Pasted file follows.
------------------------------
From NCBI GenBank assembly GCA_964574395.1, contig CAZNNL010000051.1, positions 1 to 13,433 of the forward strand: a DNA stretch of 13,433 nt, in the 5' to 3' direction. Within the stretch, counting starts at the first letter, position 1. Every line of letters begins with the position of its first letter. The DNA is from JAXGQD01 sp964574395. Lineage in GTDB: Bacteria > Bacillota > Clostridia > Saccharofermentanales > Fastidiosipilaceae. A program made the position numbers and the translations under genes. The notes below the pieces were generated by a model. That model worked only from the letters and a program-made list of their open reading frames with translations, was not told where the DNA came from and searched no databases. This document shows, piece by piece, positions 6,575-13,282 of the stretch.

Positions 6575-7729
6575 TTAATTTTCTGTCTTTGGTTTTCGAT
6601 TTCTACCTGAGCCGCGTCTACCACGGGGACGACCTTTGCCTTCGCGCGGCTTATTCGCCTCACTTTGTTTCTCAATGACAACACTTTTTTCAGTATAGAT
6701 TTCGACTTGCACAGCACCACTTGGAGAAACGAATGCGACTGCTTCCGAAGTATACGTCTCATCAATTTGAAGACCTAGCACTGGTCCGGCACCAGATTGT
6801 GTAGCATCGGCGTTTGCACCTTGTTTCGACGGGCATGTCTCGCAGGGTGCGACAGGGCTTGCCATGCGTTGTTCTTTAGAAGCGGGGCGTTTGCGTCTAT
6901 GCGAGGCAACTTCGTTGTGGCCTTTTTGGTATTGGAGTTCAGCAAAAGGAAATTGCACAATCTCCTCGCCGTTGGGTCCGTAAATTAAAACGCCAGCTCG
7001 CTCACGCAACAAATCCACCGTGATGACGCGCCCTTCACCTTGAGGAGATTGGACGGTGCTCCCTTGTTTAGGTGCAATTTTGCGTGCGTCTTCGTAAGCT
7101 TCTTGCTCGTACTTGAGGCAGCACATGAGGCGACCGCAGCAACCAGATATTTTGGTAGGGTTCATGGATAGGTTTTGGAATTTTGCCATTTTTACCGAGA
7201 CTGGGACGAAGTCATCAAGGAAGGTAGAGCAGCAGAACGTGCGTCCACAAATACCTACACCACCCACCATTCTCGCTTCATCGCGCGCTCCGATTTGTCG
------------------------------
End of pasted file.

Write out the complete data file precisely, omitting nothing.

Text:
From NCBI GenBank assembly GCA_964574395.1, contig CAZNNL010000051.1, positions 1 to 13,433 of the forward strand: a DNA stretch of 13,433 nt, in the 5' to 3' direction. Within the stretch, counting starts at the first letter, position 1. Every line of letters begins with the position of its first letter. The DNA is from JAXGQD01 sp964574395. Lineage in GTDB: Bacteria > Bacillota > Clostridia > Saccharofermentanales > Fastidiosipilaceae. A program made the position numbers and the translations under genes. The notes below the pieces were generated by a model. That model worked only from the letters and a program-made list of their open reading frames with translations, was not told where the DNA came from and searched no databases. This document shows, piece by piece, positions 6,575-13,282 of the stretch.

Positions 6575-7729
6575 TTAATTTTCTGTCTTTGGTTTTCGAT
6601 TTCTACCTGAGCCGCGTCTACCACGGGGACGACCTTTGCCTTCGCGCGGCTTATTCGCCTCACTTTGTTTCTCAATGACAACACTTTTTTCAGTATAGAT
6701 TTCGACTTGCACAGCACCACTTGGAGAAACGAATGCGACTGCTTCCGAAGTATACGTCTCATCAATTTGAAGACCTAGCACTGGTCCGGCACCAGATTGT
6801 GTAGCATCGGCGTTTGCACCTTGTTTCGACGGGCATGTCTCGCAGGGTGCGACAGGGCTTGCCATGCGTTGTTCTTTAGAAGCGGGGCGTTTGCGTCTAT
6901 GCGAGGCAACTTCGTTGTGGCCTTTTTGGTATTGGAGTTCAGCAAAAGGAAATTGCACAATCTCCTCGCCGTTGGGTCCGTAAATTAAAACGCCAGCTCG
7001 CTCACGCAACAAATCCACCGTGATGACGCGCCCTTCACCTTGAGGAGATTGGACGGTGCTCCCTTGTTTAGGTGCAATTTTGCGTGCGTCTTCGTAAGCT
7101 TCTTGCTCGTACTTGAGGCAGCACATGAGGCGACCGCAGCAACCAGATATTTTGGTAGGGTTCATGGATAGGTTTTGGAATTTTGCCATTTTTACCGAGA
7201 CTGGGACGAAGTCATCAAGGAAGGTAGAGCAGCAGAACGTGCGTCCACAAATACCTACACCACCCACCATTCTCGCTTCATCGCGCGCTCCGATTTGTCG